Five of a Kind


1h 25m 1938

Film Details

Also Known As
Everybody's Sweethearts
Release Date
Oct 14, 1938
Premiere Information
not available
Production Company
Twentieth Century-Fox Film Corp.
Distribution Company
Twentieth Century-Fox Film Corp.
Country
United States
Location
Callander, Ontario, Canada

Technical Specs

Duration
1h 25m
Sound
Mono
Color
Black and White
Theatrical Aspect Ratio
1.37 : 1
Film Length
7,693ft (9 reels)

Synopsis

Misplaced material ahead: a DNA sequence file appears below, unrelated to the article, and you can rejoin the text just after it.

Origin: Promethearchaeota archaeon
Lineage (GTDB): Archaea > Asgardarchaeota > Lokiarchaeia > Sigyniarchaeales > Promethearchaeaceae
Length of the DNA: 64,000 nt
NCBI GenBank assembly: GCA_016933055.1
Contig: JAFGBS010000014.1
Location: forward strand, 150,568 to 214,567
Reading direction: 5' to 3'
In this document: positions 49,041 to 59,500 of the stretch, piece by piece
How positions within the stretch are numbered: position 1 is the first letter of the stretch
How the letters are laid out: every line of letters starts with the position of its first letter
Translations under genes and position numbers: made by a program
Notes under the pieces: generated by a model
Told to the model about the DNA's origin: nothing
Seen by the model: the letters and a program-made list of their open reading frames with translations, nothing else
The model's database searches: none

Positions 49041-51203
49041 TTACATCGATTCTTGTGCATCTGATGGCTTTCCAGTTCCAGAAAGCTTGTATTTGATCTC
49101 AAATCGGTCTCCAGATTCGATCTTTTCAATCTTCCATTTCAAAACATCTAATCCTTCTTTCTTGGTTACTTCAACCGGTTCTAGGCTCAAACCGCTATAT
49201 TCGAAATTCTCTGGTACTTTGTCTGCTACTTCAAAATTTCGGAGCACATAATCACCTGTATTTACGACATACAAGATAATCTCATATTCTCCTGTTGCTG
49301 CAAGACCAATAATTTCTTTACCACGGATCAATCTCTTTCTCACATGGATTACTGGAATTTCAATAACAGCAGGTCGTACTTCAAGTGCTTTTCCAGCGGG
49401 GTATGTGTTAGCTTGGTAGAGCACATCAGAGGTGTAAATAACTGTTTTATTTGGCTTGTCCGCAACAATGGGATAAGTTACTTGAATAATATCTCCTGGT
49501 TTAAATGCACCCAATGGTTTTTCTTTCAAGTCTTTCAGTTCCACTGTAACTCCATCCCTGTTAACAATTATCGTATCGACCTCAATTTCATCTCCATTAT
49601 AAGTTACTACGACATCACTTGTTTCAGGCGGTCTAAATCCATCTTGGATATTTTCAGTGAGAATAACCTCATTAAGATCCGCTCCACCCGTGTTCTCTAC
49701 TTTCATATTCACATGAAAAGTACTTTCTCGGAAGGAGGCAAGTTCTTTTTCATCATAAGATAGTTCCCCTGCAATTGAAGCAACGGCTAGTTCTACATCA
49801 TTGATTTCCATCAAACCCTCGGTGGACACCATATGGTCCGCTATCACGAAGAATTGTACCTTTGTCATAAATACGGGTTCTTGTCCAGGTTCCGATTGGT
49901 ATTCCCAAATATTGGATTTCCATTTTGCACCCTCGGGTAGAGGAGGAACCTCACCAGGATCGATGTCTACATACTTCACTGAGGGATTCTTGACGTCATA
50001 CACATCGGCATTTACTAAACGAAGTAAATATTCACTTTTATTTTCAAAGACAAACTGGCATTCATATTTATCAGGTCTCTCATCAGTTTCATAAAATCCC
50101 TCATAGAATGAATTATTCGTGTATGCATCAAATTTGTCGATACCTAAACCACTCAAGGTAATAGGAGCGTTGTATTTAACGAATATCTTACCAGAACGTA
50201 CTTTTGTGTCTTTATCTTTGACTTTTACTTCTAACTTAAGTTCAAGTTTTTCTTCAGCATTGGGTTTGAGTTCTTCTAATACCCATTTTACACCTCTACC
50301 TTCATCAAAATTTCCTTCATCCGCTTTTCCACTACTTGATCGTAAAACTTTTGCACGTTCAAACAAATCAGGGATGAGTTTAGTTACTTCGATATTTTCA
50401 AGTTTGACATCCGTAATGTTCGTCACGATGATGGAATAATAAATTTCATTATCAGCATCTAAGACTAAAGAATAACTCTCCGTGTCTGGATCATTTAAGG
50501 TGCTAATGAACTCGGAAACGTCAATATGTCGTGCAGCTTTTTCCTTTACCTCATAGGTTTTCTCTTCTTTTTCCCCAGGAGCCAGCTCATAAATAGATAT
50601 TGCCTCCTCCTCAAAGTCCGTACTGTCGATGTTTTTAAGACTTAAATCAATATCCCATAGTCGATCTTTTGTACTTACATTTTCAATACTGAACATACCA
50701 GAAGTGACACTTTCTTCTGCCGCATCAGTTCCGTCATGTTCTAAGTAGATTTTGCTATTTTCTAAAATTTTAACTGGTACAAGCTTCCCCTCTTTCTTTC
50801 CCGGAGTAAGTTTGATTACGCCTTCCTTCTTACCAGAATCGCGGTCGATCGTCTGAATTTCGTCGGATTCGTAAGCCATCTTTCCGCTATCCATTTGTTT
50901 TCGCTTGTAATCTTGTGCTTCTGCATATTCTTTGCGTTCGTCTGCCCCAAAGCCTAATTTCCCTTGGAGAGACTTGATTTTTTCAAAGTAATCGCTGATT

Christine Nelson, reporter for the New York Bulletin , stops on a stormy night at the home of Rev. Matthew Brand in upstate New York in pursuit of a lead concerning the disappearance of heiress Elinor Kingsley on the eve of her wedding. After the reverend lets Chris remain while he goes on an errand, Duke Lester, reporter for the rival New York Daily Chronicle , sneaks into the house. Planning to steal Duke's story, Chris impersonates the reverend's daughter, but he spies her reporter's badge and writes a phony story that the reason Elinor left was because her betrothed, Johnnie Wayne, is insane. As Duke passionately kisses Chris goodbye, she lifts the story from his pocket and calls it in to her paper. However, when she returns to the city looking forward to a raise, her editor fires her because the Wayne family is suing the paper because of her story. After Chris disrupts Duke's outdoor radio interview show, she and her friend Libby Long go to a Shirley Temple movie. During the newsreel story about the Wyatt quintuplets of Moosetown, Canada, Chris gets an idea to do a "Newsreel of the Air" to rival Duke's program. After the editor of the New York World-Dispatch goes for it, her show soon become tops in popularity. When Duke gets a tip that Chris and Libby have left on a train for Moosetown to sign the quintuplets for their first radio broadcast, he gets there first by plane and, after introducing himself to Constable Jim Ogden as an inspector from New York, warns that Chris, whom he says is a notorious confidence women, is headed for the area. Ogden, assisted by his friend Asa Wyatt, the father of the quintuplets, arrests Chris and Libby, while Duke tries to get Dr. John Luke to sign his contract. After Libby feigns a fit so that the doctor will come immediately, Duke's ruse is exposed, but he escapes through a window. Back in New York after her successful show with the quintuplets, Chris is visited by Duke who apologizes and proposes marriage. When he suggests that they work together now that she has signed a thirteen-week contract with the quintuplets, she throws him out. Just then, Dr. Scott Williams, head of a foundling home, orphanage, hospital and clinic that is badly in need of funds, arrives to ask Chris for help raising money. Thinking that the person at the door is Duke, Chris throws Libby's bath water in Dr. Williams' face. After apologizing and visiting the home, Chris gets an idea to bring the quintuplets to New York for a benefit to help the home. After he reads about the event, Duke stages a hoax involving a phony birth of sextuplets. Chris is taken in, and after she does a live broadcast and the hoax is found out, the quintuplets' trip is cancelled because it is thought that she perpetrated the hoax for publicity. After she tearfully blames Duke for the fate of future babies who will be turned away from the home, Duke goes with Dr. Williams to Moosetown to plead for Chris's plan. Although the quintuplets are denied permission to travel to New York, Duke arranges a television transmission of the quintuplets' fourth birthday celebration to an audience in New York, with proceeds going to the home. In the audience, after Chris tells Dr. Williams, who has developed an affection for her, that she would find life dull without the thrills of life as a reporter, he sends Duke to sit next to her and conveys that Duke was responsible for the transmission. Duke, at first upset that Dr. Williams told his secret, accepts Chris's arm as they watch the quintuplets sing and dance.